It’s a well established fact that I am a huge fan of Karen Maitland and was delighted to have the opportunity to interview her recently. Of course, I devoured her latest novel, The Raven’s Head.
The timing of me reading this novel was interesting, as I was teaching Edgar Allan Poe’s The Raven and having discussions with teenagers about the symbolism of the raven- madness, grief and depression were all mooted as possibilities; after all, the raven is a bird steeped in mythological ideas. The raven in this story is definitely more sinister, cunning and slightly creepy.
The story begins in 14th century France and the life of apprentice scribe Vincent, a cocky and lazy youth who quickly finds a blackmail attempt lands him in hugely hot water and fleeing across the Channel for his life. His tale becomes entwined with Gisa, a young girl who receives the unwanted attention from the local menacing alchemist and a little boy, Regulus, who ends up in the hands of some seriously dodgy monks. As with all of Maitland’s Dark Age novels, the supernatural is a key part of the narrative and one that sometimes provides the reader with some particularly gory imagery.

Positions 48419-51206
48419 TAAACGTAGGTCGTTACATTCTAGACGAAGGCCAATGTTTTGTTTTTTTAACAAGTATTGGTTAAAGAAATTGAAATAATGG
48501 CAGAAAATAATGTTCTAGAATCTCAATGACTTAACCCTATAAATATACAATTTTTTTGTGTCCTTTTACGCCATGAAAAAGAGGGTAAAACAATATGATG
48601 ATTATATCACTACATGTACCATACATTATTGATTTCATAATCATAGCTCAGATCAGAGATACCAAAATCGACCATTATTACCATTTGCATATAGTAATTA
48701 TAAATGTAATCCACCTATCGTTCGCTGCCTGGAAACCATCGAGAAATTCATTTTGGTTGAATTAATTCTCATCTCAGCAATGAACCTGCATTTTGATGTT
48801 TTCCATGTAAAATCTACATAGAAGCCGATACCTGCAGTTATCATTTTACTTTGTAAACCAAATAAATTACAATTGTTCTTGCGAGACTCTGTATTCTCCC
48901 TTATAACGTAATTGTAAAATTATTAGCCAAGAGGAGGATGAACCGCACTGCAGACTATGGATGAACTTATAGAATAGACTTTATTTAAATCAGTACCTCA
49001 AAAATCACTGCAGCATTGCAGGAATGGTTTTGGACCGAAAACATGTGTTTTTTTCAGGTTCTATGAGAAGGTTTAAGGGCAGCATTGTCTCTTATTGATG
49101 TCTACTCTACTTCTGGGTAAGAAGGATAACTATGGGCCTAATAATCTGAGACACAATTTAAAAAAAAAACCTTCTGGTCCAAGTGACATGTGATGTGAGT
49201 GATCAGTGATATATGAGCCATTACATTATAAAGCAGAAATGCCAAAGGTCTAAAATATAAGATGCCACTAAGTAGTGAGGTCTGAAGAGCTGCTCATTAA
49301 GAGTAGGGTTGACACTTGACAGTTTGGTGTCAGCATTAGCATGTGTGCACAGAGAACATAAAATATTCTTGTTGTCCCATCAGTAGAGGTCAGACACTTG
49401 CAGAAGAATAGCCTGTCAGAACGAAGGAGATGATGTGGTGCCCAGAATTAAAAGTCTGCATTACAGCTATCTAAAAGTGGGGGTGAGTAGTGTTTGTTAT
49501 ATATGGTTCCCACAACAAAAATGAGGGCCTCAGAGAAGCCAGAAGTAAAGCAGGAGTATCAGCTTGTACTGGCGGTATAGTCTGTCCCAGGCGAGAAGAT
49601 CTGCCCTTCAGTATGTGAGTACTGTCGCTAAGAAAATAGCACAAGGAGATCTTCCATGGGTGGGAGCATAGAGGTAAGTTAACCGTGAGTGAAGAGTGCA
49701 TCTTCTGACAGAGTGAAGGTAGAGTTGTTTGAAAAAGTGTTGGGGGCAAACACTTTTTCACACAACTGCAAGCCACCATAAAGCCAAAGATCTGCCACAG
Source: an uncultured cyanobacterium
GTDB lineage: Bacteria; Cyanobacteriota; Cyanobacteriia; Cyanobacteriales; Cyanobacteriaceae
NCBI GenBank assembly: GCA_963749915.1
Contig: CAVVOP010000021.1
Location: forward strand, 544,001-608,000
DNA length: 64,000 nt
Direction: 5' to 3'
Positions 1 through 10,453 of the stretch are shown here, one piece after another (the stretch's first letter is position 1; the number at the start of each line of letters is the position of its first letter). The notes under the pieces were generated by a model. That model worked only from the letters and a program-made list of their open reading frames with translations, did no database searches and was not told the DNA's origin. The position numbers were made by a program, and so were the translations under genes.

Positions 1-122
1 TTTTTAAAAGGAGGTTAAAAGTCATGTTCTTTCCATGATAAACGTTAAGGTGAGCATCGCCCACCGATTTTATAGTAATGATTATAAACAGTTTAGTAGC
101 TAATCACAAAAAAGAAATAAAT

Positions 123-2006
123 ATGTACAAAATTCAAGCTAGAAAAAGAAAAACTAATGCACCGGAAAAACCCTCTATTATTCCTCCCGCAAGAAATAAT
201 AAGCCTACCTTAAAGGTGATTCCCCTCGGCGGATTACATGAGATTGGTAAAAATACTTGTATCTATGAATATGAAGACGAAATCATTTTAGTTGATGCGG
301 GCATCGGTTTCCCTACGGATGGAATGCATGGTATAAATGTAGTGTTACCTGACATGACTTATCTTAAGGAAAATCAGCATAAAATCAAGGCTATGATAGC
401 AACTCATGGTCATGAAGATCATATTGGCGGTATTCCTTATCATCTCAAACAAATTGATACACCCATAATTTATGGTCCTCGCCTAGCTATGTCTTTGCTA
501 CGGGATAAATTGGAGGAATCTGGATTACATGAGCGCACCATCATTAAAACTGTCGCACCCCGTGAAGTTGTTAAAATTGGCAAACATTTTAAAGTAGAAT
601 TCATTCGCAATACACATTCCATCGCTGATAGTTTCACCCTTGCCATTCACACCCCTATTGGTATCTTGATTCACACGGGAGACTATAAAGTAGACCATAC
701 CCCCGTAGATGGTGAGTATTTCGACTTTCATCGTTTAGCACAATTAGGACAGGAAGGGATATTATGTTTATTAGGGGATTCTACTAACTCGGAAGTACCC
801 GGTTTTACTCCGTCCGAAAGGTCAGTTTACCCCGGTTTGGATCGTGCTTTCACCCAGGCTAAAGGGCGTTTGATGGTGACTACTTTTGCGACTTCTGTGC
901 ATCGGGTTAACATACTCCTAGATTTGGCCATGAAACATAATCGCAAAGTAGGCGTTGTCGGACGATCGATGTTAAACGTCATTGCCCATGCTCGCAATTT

What I especially love about Karen Maitland’s writing is that it has this ability to completely draw me into a time and a place that is so strange to modern eyes, yet somehow very familiar. I found myself wanting to get home from work to read (not always easy in exam season and with a two year old!) and that my thoughts would frequently wander back to the characters. Little Regulus especially haunted me and at one point I was genuinely afraid for him. Funny how characters do that to us, isn’t it?
*Sent for review